Top Tips for Managing New Injuries

Posted by SportsMed NQ, 23 January 2015


With the new year comes the start of the sporting season. This can mean new injuries for you and your family. What better time to refresh yourself on the RICER principles to help manage acute injuries. The RICER principle is well established as the best first aid for acute injuries including; muscle strains and tears, ligament sprains and ruptures, fractures, tendon injuries, dislocations and more. Acute injuries come with swelling which causes increased sensitivity of the nervous system to pain stimulus. Additionally, swelling can restrict joint movement and muscle contraction. Therefore it is important to control the swelling ASAP.

By using these 5 steps you can significantly reduce the welling and therefore the healing time, pain and long lasted effects of most acute musculoskeletal problems.

  1. Rest – after a new injury rest is very important. You need to give the body a chance to settle the inflammation and begin the healing process. Also you don’t want to risk furthering the injury you have already sustained and make it worse.
  2. ankleIce – ice causes constriction of the blood vessels in the body. Using ice for 20 minutes every hour is reported to be the most effective however any amount of ice will help. As a quick guide, if the area of injury is hot then ice will be effective (usually 3-5 days after the injury).
  3. Compressions – compression again helps with the swelling. Tubigrip is the best option for light compression. Keep the compression on all day but be careful that no wrinkles form as this can restrict blood flow (to check the blood flow look at the colour of the skin below the compression. If is it red it is too tight).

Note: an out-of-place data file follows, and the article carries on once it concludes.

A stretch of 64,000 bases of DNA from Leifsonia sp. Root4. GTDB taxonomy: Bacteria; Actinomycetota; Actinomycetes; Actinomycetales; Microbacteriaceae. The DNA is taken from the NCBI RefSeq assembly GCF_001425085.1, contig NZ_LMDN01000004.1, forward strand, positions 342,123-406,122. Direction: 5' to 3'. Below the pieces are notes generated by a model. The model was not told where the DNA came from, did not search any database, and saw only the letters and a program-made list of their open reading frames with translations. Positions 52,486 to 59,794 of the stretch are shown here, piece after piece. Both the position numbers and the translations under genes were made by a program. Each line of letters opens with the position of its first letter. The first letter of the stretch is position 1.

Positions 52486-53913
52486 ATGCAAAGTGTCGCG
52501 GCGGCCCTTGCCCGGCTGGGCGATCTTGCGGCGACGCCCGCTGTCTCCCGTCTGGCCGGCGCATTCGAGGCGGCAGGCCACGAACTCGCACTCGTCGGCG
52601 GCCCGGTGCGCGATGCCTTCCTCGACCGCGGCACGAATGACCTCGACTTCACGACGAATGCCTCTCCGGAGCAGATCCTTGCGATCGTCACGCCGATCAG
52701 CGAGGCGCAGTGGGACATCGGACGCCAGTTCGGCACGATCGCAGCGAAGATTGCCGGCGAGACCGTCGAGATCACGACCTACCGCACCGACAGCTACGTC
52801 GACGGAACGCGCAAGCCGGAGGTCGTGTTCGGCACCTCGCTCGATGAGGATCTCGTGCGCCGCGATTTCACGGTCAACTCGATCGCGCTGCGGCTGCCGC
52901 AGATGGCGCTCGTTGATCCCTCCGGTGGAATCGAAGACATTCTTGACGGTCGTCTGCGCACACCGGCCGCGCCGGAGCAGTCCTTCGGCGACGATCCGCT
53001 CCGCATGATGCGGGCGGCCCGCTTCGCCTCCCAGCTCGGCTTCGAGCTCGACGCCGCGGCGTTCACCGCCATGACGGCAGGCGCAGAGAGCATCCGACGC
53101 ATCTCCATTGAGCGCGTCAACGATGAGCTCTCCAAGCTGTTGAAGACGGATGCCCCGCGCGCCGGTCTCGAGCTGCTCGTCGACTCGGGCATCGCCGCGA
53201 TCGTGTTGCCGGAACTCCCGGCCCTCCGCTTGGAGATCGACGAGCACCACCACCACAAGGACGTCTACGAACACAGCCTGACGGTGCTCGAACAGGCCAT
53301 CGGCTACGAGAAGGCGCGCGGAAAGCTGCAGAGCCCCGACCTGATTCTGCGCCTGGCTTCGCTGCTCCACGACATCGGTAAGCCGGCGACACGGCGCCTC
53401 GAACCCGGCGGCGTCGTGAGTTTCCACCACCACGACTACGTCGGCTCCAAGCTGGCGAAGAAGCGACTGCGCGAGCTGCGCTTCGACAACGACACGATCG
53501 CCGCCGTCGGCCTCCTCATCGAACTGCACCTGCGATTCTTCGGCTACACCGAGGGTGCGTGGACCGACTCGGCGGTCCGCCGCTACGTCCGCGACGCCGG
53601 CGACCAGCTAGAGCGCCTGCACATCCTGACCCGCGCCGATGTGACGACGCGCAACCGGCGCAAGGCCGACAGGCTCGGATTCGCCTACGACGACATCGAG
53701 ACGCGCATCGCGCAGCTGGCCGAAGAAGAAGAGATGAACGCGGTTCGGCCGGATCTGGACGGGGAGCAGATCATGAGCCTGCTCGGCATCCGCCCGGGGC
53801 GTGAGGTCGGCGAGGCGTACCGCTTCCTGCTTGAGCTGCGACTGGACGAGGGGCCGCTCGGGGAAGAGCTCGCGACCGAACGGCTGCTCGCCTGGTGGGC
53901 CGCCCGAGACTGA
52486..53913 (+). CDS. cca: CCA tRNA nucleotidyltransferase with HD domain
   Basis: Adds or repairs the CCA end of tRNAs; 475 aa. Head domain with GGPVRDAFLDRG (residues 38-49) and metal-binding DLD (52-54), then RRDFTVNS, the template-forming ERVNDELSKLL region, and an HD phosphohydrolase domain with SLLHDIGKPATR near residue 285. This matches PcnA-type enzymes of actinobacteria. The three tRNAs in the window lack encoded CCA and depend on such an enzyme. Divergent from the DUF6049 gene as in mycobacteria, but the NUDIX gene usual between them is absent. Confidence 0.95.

4. Elevation – the swelling you get at the injury site is fluid that comes of out the tissue and blood. Elevating the limb above the level of your heart will help to drain it away from the area and reduce the volume of fluid around the injury.
  5. Referral – this step is the most important. After an injury you should have it check by a physiotherapist. They can diagnose your injury, provide treatment, help you return to sport and identify if there is a need for surgical or other interventions. The longer you leave this the longer the healing takes.


If you have any questions about RICER or have a recent injury yourself, call us and get advice on what you should do and whether or not you should seek treatment from a physiotherapist.

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